Last updated: 8 months ago
In September 2009, Mitrice Richardson was a 24-year-old Cal State Fullerton graduate living with her great-grandmother in Watts, working as an executive assistant for a freight company in Santa Fe Springs and preparing to become a substitute teacher. An unpaid dinner bill in Malibu changed that.
Refusing to pay the $89 she owed, Richardson was described as somone who "sounded really crazy and may be on drugs," according to the 911 call made from Geoffrey's restaurant. After finding marijuana in her car, Richardson was arrested for "possession of marijuana" and "defrauding an innkeeper." She was determined to be sober, and according to The L.A. Times, LAPD investigators believe she may have had a severe bipolar disorder.
There was no sign of Richardson until 2010 when the remains of an African American woman were discovered in a canyon about three miles away from where she was last seen. While the case was considered somewhat closed, the handling of the remains prompted deeper scrutiny.
In a 50-page report released Wednesday detailing how Mitrice Richardson's remains were found, an investigation has exposed the communication breakdown between the Los Angeles County Sheriff's Department and Coroner's Office.
"What was most surprising was that most of the initial information that was publicly available ended up being inaccurate," said Michael Gennaco, the chief attorney from the Los Angeles Office of Independent Review who had compiled the report.
Though spotty cellphone reception and the canyon's difficult terrain may have contributed to miscommunication between the departments, the main discrepancy pointed to a lack of authority.
"At the command post, it was unclear who was making the decisions," said Gennaco, "It led to a lot of confusion and inefficiencies to the best plan-- or plans-- because they kept changing. There was a litany of things that could have done better."
Such as waiting for the Coroner's Office to arrive.
In Malibu's Dark Canyon, where Richardson's remains were found, LASD officials were short on daylight and helicopter fuel. The report stated that the officials did not want to leave the remains, but they also did not want to stay overnight-- worried their presence would attract wildlife or that they would inadvertently disturb the site. The officials gathered the remains without the coroner being present.
And when the Coroner's Special Operations and Response Team did arrive- or tried to arrive- they couldn't find the site where the remains were located, having forgotten the GPS that would have directed them.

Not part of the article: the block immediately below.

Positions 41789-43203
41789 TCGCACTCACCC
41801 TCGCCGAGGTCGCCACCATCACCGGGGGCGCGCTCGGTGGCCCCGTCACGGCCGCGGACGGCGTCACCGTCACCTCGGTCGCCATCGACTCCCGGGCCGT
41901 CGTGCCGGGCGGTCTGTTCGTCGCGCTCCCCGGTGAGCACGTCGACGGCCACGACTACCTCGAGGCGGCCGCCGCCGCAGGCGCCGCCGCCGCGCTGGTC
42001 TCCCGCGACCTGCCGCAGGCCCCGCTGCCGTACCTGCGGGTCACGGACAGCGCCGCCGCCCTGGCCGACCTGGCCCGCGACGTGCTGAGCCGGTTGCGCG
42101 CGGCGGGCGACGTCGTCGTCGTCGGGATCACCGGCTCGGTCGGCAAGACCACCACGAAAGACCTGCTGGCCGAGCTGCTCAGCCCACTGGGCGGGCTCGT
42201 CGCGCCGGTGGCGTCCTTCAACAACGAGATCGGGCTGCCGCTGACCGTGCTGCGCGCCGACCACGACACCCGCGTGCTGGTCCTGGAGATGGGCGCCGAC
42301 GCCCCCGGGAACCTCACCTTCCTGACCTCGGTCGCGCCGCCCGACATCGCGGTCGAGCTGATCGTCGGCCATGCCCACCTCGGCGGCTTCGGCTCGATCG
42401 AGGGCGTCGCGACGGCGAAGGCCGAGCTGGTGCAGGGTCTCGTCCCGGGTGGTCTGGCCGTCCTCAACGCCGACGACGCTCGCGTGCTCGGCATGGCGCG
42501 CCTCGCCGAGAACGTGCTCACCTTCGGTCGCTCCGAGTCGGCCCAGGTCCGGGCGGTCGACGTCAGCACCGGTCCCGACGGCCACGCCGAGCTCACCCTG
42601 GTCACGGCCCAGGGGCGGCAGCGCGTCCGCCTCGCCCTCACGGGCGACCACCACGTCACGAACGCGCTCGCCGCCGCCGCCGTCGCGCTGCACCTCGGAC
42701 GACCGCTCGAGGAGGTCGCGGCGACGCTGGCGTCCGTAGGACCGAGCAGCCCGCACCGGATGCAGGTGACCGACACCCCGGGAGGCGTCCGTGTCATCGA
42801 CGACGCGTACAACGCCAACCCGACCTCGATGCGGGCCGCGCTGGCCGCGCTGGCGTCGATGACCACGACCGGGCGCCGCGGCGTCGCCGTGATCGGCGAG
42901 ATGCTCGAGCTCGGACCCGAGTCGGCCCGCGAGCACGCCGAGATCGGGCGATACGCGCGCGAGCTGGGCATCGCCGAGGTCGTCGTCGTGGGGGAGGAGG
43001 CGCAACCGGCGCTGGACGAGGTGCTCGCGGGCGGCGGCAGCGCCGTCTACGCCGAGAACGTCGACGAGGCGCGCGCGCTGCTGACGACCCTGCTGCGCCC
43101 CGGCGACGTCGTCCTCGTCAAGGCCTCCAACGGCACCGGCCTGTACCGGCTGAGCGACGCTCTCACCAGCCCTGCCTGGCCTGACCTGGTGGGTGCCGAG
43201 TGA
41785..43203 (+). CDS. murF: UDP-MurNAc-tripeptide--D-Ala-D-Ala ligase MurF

"So they were just wandering around. They figured they could just tramp around and stumble into it," said Gennaco.
Adding to the distress placed on the Richardson family-- who had found a finger bone while creating a memorial in the canyon-- the breakdown in communication could have also tainted the case's evidence. A prime example was when the Coroner's Office had given Richardson's clothing to her family before the homicide personnel could conduct a thorough analysis.
"The family returned it to the homicide unit and the clothing is currently being analyzed for trace elements-- maybe DNA, some evidence of a foreign object or foreign material-- to solve some of the mysteries of how she died," said Gennaco. "The coroners have made it known it was a mistake. It should have been released to law enforcement."
According to the report, the board certified pathologist who did the autopsy told investigators that the manner in which the remains were recovered "did not adversely affect the outcome" of the examination. Officials have not been able to determine the cause of death as of yet, but it has not been ruled as a homicide.
The report also made suggestions for the Sheriff's department to avoid potential cases like Richardson's, such as returning cell phones to arrestees once released from prison and offering-- in writing-- an overnight stay for arrestees released between sunset and sunrise.
"We'll be interfacing with the department to see if they find our recommendations to be reasonable and if they intend to implement them," said Gennaco. "We're hopeful they would."
The L.A. Times reported that the Richardson family tentatively reached a $900,000 settlement against the Los Angeles County Sheriff's Department in August after filing two negligence lawsuits. One lawsuit was for the improper handling of Richardson's remains.
August 2011 Settlement (tentative) $900,000
March 2014 Report slams Lack of coordination in recovery of remains
February 2016 Attorney General to review the case
January 2017 Find no wrongdoing